Hunter Mountain via the Devil’s Path

August 2, 2022

Arrival at Notch Lake

I grew up roughly an hour from Hunter Mountain, in New York’s pastoral Hudson Valley. But ironically, Hunter would become the very last mountain I would hike among New York’s 4000-foot-plus set. Growing up, we never skied Hunter (“too many New Yorkers!”), and chose the Adirondacks over the Catskills for vacations (“too many New Yorkers!”). If there’s one thing New Yorkers despise on vacation, it’s other New Yorkers. Especially ones from farther south.

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Adirondack 46ers by the Numbers

The Adirondack High Peaks comprise all the major summits within the Adirondack Park above 4000 feet in elevation. Sort of. Modern surveying revisions have revealed four of the peaks to be below 4000′. And if you stare at a topographic map long enough, you begin to realize some inconsistencies involving arcane terms like “prominence” and “isolation”. But never let the truth get in the way of a good story. And the history of peak bagging in the Adirondacks is indeed a very good story.

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Esther and Whiteface via Marble Mountain

The herd path between Esther and Whiteface on a sunny day in mid March 2020.

March 15, 2020, Atmospheric Sciences Research Center


I pulled into the Marble Mountain trailhead to Esther and Whiteface around dawn. This Sunday, the Ides of March, would mark the completion of my 3.5-year journey to become an Adirondack 46er. I didn’t know much about the forty-six high peaks when I began this adventure. But I always knew Whiteface would be last.

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Cliff and Redfield via Lake Arnold

Ice and snow atop Cliff and Redfield in mid March

March 14, 2020, Adirondak Loj

I got an early start from Heart Lake en route to Cliff and Redfield. These peaks lie roughly equidistant from both the Loj and Upper Works trailheads—annoyingly remote either way. The plan involved a traverse to the Uphill Lean-to via Lake Arnold, making fast work of the hike in and gradual ascent. From there I’d tackle my last two summits in the High Peaks Wilderness in height order.

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Mount Marshall (nearly twice)

Mount Marshall from a false summit just north of the peak.

March 7, 2020, Adirondak Loj


The journey to Mount Marshall began on a largely ordinary weekend in early March of 2020. It was likely the last ordinary weekend of 2020. The novel coronavirus had already begun to increasingly dominate the news cycle. But that was hardly evident on this sunny, beautiful Saturday. Alpine and nordic skiers, snowshoers, and post-holers had already filled the parking lots of Heart Lake. Between the rows of cars, excited conversations took place in both French and English in equal measure. There’s usually one (maybe two) weekends in March where the bright sunshine of nearly-spring and the thick snowpack of a full winter collide. This was that weekend.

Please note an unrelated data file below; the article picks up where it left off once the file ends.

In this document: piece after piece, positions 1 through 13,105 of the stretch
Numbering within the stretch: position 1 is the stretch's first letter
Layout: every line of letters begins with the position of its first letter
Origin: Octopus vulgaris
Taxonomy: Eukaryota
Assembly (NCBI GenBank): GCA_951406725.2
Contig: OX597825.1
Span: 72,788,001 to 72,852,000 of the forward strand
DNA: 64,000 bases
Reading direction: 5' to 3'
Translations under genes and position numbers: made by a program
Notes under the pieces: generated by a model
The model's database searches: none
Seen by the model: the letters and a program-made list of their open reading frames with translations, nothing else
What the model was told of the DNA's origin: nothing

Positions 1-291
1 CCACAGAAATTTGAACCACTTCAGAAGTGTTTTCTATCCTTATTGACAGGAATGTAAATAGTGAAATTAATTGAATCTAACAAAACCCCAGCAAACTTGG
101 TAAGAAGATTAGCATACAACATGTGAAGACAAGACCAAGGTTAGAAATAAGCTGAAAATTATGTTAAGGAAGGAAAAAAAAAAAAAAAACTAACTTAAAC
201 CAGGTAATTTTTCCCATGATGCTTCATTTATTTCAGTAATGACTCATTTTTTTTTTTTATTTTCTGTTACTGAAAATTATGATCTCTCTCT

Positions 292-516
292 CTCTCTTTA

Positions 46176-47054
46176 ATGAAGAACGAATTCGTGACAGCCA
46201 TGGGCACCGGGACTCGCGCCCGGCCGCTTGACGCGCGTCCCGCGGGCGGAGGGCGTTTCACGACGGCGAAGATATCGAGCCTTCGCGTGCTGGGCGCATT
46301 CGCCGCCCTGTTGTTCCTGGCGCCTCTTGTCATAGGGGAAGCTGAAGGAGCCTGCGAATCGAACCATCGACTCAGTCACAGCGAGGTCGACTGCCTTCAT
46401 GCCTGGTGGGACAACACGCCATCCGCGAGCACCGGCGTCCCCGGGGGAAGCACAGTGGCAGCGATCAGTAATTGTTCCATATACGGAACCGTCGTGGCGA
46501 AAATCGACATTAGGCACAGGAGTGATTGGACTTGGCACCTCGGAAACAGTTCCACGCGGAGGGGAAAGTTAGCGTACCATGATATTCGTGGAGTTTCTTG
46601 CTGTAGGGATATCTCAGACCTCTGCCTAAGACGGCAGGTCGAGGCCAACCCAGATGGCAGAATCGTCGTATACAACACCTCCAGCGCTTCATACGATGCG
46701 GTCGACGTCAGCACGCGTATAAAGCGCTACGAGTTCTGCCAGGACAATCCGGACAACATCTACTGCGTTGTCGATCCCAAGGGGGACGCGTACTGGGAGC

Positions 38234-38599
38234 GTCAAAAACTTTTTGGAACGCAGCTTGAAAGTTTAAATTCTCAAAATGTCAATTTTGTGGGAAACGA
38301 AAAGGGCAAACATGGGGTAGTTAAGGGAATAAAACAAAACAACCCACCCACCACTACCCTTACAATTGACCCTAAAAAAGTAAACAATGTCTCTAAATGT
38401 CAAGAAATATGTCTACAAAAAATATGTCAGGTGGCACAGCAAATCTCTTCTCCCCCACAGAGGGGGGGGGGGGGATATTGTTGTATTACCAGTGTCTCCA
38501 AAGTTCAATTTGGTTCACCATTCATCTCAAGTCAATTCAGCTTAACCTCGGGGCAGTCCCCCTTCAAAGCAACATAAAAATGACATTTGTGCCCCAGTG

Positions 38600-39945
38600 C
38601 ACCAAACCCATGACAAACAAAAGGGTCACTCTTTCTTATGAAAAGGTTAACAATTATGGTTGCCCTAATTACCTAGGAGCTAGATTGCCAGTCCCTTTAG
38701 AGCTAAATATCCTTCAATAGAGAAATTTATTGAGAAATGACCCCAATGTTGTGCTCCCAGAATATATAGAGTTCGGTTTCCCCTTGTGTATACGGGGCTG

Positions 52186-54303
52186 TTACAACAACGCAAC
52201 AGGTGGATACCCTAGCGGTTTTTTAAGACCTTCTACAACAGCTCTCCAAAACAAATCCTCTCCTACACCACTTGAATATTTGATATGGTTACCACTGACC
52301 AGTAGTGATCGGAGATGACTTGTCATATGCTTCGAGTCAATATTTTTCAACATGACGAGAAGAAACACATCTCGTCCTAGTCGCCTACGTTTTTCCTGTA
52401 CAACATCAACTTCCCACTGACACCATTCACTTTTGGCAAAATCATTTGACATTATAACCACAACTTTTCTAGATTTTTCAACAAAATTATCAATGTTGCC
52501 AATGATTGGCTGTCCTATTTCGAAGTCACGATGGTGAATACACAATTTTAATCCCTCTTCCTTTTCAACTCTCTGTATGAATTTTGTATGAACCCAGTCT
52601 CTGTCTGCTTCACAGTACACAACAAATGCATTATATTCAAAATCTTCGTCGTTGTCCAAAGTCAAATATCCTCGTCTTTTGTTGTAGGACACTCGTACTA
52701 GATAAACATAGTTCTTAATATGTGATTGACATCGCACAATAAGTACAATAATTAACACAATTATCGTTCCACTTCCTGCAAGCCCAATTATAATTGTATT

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Allen Mountain

The summit sign on Allen Mountain.

February 1, 2020, Fire Tower Trailhead

Allen Mountain and 46er Procrastination

Putting off Allen for the bitter end is one of the time-honored traditions of High Peaking.  According to the Adirondack Mountain Club’s official roster of 46ers, Allen spent decades as, far and away, the most popular last ascent.  Only after the 1980 Winter Olympics did Whiteface replace Allen as a more pleasant (and ceremonial) finish.  To understand why folks are keen to procrastinate in bagging Allen, one need only look at the stats. Allen requires an 18-mile round trip through brush and bog to bag just one lonely, tree-covered summit.  No other peak requires such an enormous minimum amount of mileage.

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Sawteeth Mountain

January 5, 2020, St Hubert’s

Fresh tracks up Lake Road

I embarked from St Hubert’s at 6 am sharp on this snowy Sunday in early January. I headed up the road past the Ausable Club in what was still, essentially pitch darkness. The goal was a swift summit of Sawteeth Mountain, with ample time left in the day to get back to Brooklyn by a decent hour.

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